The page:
May 16, 2024 

‘It’s a blessing to be here playing for Atlanta’: Tina Charles shines in WNBA return

She became oldest player in franchise history to score at least 20 points

After 617 days, Tina Charles is back in a WNBA uniform. The former MVP didn’t miss a beat in her return, recording 21 points and 14 rebounds on 9-of-14 shooting from the field in Atlanta’s 92-81 win over Los Angeles on Wednesday night.

Continue reading with a subscription to The Next

Get unlimited access to women’s basketball coverage and help support our hardworking staff of writers, editors, and photographers by subscribing today.

Join today

“For me personally, it wasn’t about the stat line,” Charles said postgame. “It was not just the opportunity to be back in the league, but to be alongside [head coach] Tanisha [Wright]. She always brought the best out of me when we were teammates in New York.”

The Next, a 24/7/365 women’s basketball newsroom

The Next: A basketball newsroom brought to you by The IX. 24/7/365 women’s basketball coverage, written, edited and photographed by our young, diverse staff and dedicated to breaking news, analysis, historical deep dives and projections about the game we love.

Charles signed a one-year, unprotected contract with Atlanta this past offseason after sitting out the 2023 season. She finished in the top five in MVP voting in 2021, followed by a career-low in scoring (14.8 points per game) for Phoenix and Seattle in 2022.

It took a minute for Charles to get in the groove, but she caught fire in the second quarter. She scored on a couple of easy layups, then connected on a trailing 3-pointer in early offense to extend the Dream’s lead to seven points with fewer than five minutes remaining in the half. Charles let out a big scream as the Sparks called a timeout.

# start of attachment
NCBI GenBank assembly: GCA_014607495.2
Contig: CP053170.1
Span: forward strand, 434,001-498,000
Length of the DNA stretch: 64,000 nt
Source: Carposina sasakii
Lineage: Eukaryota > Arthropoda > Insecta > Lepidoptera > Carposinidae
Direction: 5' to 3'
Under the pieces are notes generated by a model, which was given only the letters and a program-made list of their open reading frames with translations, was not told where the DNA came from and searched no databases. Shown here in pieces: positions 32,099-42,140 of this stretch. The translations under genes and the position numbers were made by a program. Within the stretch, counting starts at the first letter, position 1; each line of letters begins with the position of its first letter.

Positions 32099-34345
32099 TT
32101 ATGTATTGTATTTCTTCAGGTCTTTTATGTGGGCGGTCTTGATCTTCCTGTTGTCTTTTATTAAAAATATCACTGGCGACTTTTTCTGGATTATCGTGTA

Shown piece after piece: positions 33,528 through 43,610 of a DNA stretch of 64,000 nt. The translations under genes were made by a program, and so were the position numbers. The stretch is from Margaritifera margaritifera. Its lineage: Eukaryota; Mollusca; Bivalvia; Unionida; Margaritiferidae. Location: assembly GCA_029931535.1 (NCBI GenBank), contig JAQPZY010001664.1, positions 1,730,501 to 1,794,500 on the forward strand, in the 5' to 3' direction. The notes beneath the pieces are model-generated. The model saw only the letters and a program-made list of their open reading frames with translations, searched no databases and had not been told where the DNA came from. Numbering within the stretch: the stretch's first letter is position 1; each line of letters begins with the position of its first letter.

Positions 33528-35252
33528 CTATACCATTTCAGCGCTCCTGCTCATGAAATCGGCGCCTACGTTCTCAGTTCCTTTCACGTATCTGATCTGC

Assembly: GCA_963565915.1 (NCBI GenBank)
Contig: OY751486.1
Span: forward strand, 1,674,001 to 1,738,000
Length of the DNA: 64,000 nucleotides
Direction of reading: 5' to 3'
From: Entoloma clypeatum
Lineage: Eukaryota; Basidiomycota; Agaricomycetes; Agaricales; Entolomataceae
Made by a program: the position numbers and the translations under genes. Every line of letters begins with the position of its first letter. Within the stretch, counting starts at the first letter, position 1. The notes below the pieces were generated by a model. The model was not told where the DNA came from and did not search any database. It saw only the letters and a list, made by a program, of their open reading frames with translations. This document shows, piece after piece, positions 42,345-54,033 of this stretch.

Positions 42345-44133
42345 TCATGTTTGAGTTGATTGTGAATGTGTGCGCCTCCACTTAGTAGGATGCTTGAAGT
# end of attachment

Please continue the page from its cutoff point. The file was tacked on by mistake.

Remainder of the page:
The 6’3 center added a game-high 17 points and five rebounds to tie the game at the break after trailing by as many as seven points.

It was not only Charles’ ability to create offense for herself with her patented post-fade but also how her post gravity1 creates favorable opportunities for her teammates. 

Watch this possession from the fourth quarter of the game: Charles is able to pull Los Angeles rookie big Cameron Brink over from the weak side slightly, which allows Naz Hillmon to establish a position for an offensive rebound against Brink. Despite not scoring on this possession, the threat of Charles’ jumper forces defenders to trap or dig on her post-ups. It’s a minute detail in a game, but these possessions can make a difference. 

“[She was] double-teamed almost every single time she touched the ball,” Wright said. “Having this attention towards her, eyes on her, I think that opens it up. [But also], I think you have to put pressure at the rim to open things up for Rhyne [Howard], Allisha [Gray]. [Charles] gives us a post presence and a player that puts pressure at the rim constantly.”

Add Locked On Women’s Basketball to your daily routine

Here at The Next, in addition to the 24/7/365 written content our staff provides, we also host the daily Locked On Women’s Basketball podcast. Join us Monday through Saturday each week as we discuss all things WNBA, collegiate basketball, basketball history and much more. Listen wherever you find podcasts or watch on YouTube.

With her 21-point performance, Charles, at 35, became the oldest player in franchise history to score at least 20 points in a game, according to Across the Timeline.

Charles’ experience, post-scoring ability and 3-point spacing will continue to prove valuable for Atlanta as it seeks to return to the playoffs. 

“Just to be with Rhyne, just to be with Allisha Gray, and Cheyenne [Parker-Tyus], they’re just great players,” Charles said. “This is a great team, great atmosphere, so for me, the goal is to be present where I am. It’s a blessing to be here playing for Atlanta.”

  1. Situations in which players without the ball draw defenders to them, simply as a result of their threat of scoring in the post. ↩︎

Written by Hunter Cruse

Hunter Cruse covers the Atlanta Dream and the WNBA Draft for The Next.

Leave a Comment

You must be logged in to post a comment.